<set>verb2sp</set> - the matching words are members of a set called verb2sp, defined in the sets/ directory.  [The notational convention here means 2nd person verbs (2), simple form (s), present tense (p)].

<map name="verb2sp2verb1sp">X</map> - using the map "verb2sp2verb1sp", return the map entry for key X.

The map is defined in the maps/ directory.

<star index="2"/> - the matching words found in the set may be accessed as though <set></set> was another *.

Simple demo conversation:

Human: joe does work

Robot: Who does work?  joe.

What does joe do? work.

Human: jane seems tired

Robot: Who seems tired?  jane.

What does jane seem? tired.

Human: Steve thinks AIML sets and maps are cool.

Robot: Who thinks AIML sets and maps are cool?  Steve.

What does Steve think? AIML sets and maps are cool.

The set verb2sp is

has

does

says

gets

makes

goes

knows

takes

sees

comes

thinks

looks

wants

gives

uses

finds

tells

asks

works

seems

feels

tries

leaves

calls

The map verb2sp2verb1sp is

has:have

does:do

says:say

gets:get

makes:make

goes:go

knows:know

takes:take

sees:see

comes:come

thinks:think

looks:look

wants:want

gives:give

uses:use

finds:find

tells:tell

asks:ask

works:work

seems:seem

feels:feel

tries:try

leaves:leave

calls:call

The simplified categories above do not contain a <learn> or <learnf> tag, but their templates illustrate the potential for improved bot learning.

Reversed AIML

Charles Chevallier coined the term “Reversed AIML” to refer to a feature where a bot can transform factual statements into new AIML categories.   For example, from the statement “Joe does work” the bot can write new AIML categories to answer the questions “What does Joe do?” and “Who does work?”  The new AIML is the “reverse” of the input statement.  Using sets and maps, it becomes much easier for the botmaster to write Reversed AIML categories.  By building a new category with a <learn> tag, the bot can answer new questions:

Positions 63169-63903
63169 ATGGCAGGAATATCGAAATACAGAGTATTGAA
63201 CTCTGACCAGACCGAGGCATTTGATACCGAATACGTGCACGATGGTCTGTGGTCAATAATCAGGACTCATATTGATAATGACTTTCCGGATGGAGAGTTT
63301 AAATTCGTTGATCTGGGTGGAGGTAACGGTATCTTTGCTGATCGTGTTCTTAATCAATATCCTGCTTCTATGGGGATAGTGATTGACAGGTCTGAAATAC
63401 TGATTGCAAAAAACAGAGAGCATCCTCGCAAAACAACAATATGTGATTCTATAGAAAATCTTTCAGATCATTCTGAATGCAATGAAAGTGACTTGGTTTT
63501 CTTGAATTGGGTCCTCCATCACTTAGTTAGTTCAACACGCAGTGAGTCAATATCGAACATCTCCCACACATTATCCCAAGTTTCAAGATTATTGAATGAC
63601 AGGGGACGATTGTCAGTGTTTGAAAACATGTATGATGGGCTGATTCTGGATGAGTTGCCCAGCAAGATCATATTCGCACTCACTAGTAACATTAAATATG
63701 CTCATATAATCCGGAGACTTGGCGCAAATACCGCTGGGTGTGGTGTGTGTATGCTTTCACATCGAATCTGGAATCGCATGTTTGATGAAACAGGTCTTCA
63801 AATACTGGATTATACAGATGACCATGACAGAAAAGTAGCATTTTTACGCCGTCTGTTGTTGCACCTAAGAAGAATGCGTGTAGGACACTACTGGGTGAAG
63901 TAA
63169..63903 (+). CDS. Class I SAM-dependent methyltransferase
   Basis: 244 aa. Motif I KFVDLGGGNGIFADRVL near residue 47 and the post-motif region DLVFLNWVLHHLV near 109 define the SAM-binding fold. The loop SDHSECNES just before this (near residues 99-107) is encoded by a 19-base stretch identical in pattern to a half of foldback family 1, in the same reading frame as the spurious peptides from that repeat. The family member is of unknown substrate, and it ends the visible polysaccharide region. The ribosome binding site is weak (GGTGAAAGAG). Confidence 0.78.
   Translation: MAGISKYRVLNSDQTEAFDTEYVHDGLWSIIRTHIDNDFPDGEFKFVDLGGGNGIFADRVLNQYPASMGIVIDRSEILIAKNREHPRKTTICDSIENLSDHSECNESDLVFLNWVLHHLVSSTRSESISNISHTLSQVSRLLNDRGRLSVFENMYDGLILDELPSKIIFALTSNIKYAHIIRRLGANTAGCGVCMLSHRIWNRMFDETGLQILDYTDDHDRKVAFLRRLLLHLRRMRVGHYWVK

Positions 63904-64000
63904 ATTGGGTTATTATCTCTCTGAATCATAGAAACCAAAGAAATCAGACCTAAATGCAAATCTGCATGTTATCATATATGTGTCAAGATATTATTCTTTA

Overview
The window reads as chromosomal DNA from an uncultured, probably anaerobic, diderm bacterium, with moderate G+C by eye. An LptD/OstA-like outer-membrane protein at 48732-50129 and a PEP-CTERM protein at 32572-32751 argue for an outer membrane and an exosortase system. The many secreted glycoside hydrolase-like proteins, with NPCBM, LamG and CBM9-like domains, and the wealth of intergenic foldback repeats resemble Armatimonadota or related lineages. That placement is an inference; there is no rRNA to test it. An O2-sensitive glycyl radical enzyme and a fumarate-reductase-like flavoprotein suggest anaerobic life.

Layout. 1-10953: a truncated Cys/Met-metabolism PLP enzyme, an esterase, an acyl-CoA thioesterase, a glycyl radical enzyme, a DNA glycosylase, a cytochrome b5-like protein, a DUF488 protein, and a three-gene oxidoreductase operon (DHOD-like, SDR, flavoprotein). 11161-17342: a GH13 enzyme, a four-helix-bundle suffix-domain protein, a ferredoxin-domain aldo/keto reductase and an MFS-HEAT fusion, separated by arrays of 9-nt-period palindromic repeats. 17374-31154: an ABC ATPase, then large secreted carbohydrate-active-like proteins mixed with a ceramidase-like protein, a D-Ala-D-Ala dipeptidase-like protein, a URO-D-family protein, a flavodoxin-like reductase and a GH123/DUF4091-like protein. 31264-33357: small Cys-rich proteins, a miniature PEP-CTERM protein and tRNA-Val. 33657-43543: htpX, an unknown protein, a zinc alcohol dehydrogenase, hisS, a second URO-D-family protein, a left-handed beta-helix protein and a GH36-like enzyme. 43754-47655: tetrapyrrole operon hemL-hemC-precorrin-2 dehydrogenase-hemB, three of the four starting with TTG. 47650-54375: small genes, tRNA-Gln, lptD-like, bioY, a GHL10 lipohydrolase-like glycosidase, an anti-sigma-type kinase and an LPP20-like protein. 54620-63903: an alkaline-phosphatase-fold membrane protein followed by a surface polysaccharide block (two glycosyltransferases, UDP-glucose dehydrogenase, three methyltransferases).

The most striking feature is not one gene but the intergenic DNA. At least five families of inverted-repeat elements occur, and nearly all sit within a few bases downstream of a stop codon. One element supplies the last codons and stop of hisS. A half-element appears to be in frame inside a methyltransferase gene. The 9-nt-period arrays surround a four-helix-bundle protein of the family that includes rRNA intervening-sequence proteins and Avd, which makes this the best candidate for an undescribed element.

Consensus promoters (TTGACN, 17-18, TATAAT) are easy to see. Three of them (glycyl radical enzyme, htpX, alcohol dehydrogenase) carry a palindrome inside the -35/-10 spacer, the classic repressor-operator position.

Human: Joe does work.

Robot: I’ll remember Joe does work.

Human: Who does work?  

Robot: Joe.

Human: What does joe do?

Robot: work.

Joe makes money. → Who makes money?

Mercedes makes cars.  → What makes cars?

Exercise: Write the <learnf> expressions into the sample categories in this section, so that the bot can actually answer the new questions.

Answer: Here is one way to do it:

<category><pattern>QUESTIONWORD <set>name</set></pattern>

<template>Who</template>

</category>

<category><pattern>QUESTIONWORD <set>name</set> *</pattern>

<template>Who</template>

</category>

<category><pattern>QUESTIONWORD *</pattern>

<template>What</template>

</category>

<category><pattern>* <set>verb2sp</set> *</pattern>

<template><think>

<set name="learnpattern"><srai>QUESTIONWORD <star/></srai> <star index="2"/> <person><star index="3"/></person></set>?  

<set name="learntemplate"><star/></set>.

<learnf>

  <category>

  <pattern><eval><get name="learnpattern"/></eval></pattern>

  <template><eval><get name="learntemplate"/></eval></template>

  </category>

</learnf>

</think>

Now you can ask me: "<get name="learnpattern"/>?"

<think>

<set name="learnpattern">What does <star/> <map name="verb2sp2verb1sp"><star index="2"/></map></set>?

<set name="learntemplate"><person><star index="3"/></person></set>.

<learnf>

  <category>

  <pattern><eval><get name="learnpattern"/></eval></pattern>

  <template><eval><get name="learntemplate"/></eval></template>

  </category>